WEEK ONE: Kathy Bruce, Tom Marchetty, Aurora Robson, and SLO Architecture; Amanda Schacter and Alexander Levi.
Kathy Bruce “Earth Maidens”
Kathy Bruce concentrates mainly in outdoor sculptures which are site-specific. She uses a variety of natural materials and often uses those materials found on the sites of her installations. She explores the topics of archetypal and mythological forms often when it comes to her art. Bruce has been featured in many art publications (including Sculpture Magazine) and is additionally seasoned lecturer and professor.
Tom Marchetty “Pod Park”
Tom Marchetty has worked with metalworking all his life in his family’s machine shop and studied the skill at University of the Arts in Philadelphia. Over the years, his shop began collecting the machinery of American factories that were forced to close due to increasing outsourced labor. In 2013 he opened The Factory Workers which would act as a versatile, community makerspace that houses reclaimed factory equipment and creates unique tables. Tom Marchetty has worked with multiple companies and philanthropies to create public, community centered art in the Greater Philadelphia area.
Aurora Robson “For Now”
Aurora Robson has worked with multi-media to create artwork that captures transformation, evolution, and dreams. Her work ranges from paintings, junk mail collages, reliefs, sculptures, to large scale public installations. She has had her work featured in multiple, prominent periodicals and has received internationally recognized grants. Aurora Robson has also recently founded Project Vortex, a collective of international artists who have promised to work exclusively with plastic debris in order to promote environmentally conscious art.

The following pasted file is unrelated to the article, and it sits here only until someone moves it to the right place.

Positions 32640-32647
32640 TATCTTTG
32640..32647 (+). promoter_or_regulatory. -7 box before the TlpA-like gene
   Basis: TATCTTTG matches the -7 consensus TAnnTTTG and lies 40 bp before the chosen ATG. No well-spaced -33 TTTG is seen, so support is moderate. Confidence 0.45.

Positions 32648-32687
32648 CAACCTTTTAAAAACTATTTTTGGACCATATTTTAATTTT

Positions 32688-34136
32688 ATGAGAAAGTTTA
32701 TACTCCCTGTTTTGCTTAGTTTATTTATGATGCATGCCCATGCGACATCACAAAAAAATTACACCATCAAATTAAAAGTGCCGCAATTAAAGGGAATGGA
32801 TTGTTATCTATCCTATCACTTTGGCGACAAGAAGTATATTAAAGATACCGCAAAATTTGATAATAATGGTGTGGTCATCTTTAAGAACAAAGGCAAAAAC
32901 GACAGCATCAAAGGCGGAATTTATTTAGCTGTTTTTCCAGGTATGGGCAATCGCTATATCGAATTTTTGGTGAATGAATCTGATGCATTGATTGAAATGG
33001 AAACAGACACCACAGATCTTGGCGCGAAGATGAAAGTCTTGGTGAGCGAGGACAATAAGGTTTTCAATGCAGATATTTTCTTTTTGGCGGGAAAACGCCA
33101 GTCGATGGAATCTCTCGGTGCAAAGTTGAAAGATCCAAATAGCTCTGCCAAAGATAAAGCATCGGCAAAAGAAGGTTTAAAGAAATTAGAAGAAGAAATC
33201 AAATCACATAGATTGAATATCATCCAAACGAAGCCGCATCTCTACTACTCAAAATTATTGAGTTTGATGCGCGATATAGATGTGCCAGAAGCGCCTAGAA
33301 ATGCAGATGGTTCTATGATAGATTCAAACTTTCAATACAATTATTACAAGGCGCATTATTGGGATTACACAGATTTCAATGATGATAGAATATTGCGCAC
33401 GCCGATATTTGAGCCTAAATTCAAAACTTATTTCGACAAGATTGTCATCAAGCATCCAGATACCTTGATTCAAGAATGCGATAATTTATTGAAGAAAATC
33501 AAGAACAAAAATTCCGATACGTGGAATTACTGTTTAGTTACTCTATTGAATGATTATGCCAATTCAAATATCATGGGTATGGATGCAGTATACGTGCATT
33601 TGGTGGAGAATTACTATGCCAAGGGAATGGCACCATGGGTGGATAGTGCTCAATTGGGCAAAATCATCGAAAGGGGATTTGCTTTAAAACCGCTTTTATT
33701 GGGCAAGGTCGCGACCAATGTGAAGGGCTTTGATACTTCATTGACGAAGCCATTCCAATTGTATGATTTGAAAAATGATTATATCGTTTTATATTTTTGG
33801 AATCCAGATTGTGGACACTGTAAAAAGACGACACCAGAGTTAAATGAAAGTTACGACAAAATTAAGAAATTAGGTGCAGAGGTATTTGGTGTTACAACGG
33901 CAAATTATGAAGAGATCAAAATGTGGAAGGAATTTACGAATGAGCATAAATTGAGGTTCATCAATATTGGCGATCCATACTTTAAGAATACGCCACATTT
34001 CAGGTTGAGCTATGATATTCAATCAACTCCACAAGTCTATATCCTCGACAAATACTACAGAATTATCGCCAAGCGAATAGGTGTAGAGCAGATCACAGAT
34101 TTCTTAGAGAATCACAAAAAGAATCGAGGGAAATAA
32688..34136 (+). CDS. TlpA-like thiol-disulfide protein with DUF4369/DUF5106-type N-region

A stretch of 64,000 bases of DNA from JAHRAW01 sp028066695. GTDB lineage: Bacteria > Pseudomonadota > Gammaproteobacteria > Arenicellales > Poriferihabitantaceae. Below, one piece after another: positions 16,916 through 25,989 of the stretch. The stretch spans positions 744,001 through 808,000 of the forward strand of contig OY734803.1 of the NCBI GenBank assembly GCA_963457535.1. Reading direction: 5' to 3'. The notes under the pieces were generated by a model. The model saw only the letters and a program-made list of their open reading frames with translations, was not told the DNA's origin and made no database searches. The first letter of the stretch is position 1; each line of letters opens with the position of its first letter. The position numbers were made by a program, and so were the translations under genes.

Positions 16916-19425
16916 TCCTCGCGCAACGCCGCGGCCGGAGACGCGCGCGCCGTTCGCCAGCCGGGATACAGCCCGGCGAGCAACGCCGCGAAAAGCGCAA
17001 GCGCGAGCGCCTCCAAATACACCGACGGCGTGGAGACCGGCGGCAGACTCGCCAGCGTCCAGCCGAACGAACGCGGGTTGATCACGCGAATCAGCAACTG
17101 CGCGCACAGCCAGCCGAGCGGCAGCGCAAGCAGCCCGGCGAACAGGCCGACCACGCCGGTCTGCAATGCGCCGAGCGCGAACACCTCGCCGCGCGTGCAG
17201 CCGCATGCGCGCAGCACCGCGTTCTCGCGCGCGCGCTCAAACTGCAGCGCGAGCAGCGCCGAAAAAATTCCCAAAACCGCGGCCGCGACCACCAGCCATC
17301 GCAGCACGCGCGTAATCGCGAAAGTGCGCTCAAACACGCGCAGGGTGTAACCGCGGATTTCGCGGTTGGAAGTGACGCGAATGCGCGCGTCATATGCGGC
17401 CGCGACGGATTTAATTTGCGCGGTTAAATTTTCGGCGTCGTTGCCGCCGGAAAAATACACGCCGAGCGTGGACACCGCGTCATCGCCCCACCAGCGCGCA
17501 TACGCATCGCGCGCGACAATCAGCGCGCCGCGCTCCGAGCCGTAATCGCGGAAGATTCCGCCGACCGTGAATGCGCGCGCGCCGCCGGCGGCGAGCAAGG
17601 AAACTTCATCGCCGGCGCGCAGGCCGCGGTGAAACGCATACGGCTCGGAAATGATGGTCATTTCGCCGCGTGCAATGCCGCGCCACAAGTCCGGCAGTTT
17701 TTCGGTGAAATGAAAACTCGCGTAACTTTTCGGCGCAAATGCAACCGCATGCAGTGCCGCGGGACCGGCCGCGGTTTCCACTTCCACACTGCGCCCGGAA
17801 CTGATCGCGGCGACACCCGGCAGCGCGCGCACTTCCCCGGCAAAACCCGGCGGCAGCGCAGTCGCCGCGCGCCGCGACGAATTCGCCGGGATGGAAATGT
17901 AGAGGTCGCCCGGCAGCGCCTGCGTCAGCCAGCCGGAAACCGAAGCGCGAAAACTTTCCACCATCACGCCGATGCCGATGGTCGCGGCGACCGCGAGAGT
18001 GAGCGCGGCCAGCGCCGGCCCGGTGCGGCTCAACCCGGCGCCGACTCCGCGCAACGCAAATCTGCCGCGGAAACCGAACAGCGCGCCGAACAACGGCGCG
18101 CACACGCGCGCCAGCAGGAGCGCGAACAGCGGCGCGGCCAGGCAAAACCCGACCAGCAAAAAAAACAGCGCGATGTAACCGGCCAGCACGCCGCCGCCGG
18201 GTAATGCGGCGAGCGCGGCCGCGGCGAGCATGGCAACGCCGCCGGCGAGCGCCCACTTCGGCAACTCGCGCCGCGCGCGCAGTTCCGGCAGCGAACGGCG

SLO Architecture; Amanda Schacter and Alexander Levi “Camden Turntable”
SLO Architecture co founded by Amanda Schachter and Alexander Levi. Schachter received her B.A. from Columbia College in New York and M.Arch from Princeton University. Levi received a B.A. Wesleyan University and a M.Arch from Yale University. SLO has won a number of awards in the past decade for their work and their goal is to use architecture as a means to bring about social activism in local communities.
WEEK TWO: Benoit Maubrey, Homer Jackson, Terreform One, and Erick J. Montgomery.
Benoit Maubrey–“Speaker Sculpture”
Benoit Maubrey graduated with his BA from Georgetown University and has worked since the 1970’s in Berlin and Baitz (Brandenburg.) While he is most famously known for his ‘sound sculptures’ featuring the repurposing of recycled stereos Benoit Maubrey has also worked with dance, light, and video projections to create various performance art installations. He has been awarded numerous grants, residencies, and awards over the past 30 years in addition to confounding the non-profit art organization Kunstpflug e.V, Baitz.
Homer Jackson–“Master Your Voice”
Homer Jackson graduated with his BFA from the Philadelphia College of the Arts and his MFA from Temple University Tyler School of Art. He now works with sound, live performance, found objects, and other video elements to tell a narrative as an interdisciplinary artist. For over 50 years, Homer Jackson has worked with communities to bring access to education and active creativity to the youth and at risk populations of the Philadelphia area.
Terreform One–“Bio-Informatic Digester”
“Terreform ONE is an architectural design group that integrates ecological and synthetic biological principles into the urban environment.” Mitchell Joachim, Ph.D., Assoc. AIA is the Co-Founder of Terreform ONE and an Associate Professor of Practice at NYU. He earned a PhD at the Massachusetts Institute of Technology, MAUD Harvard University, and MArch Columbia University. Joachim has won many honors in the areas of modern planning, architecture, and design. His work has been exhibited globally.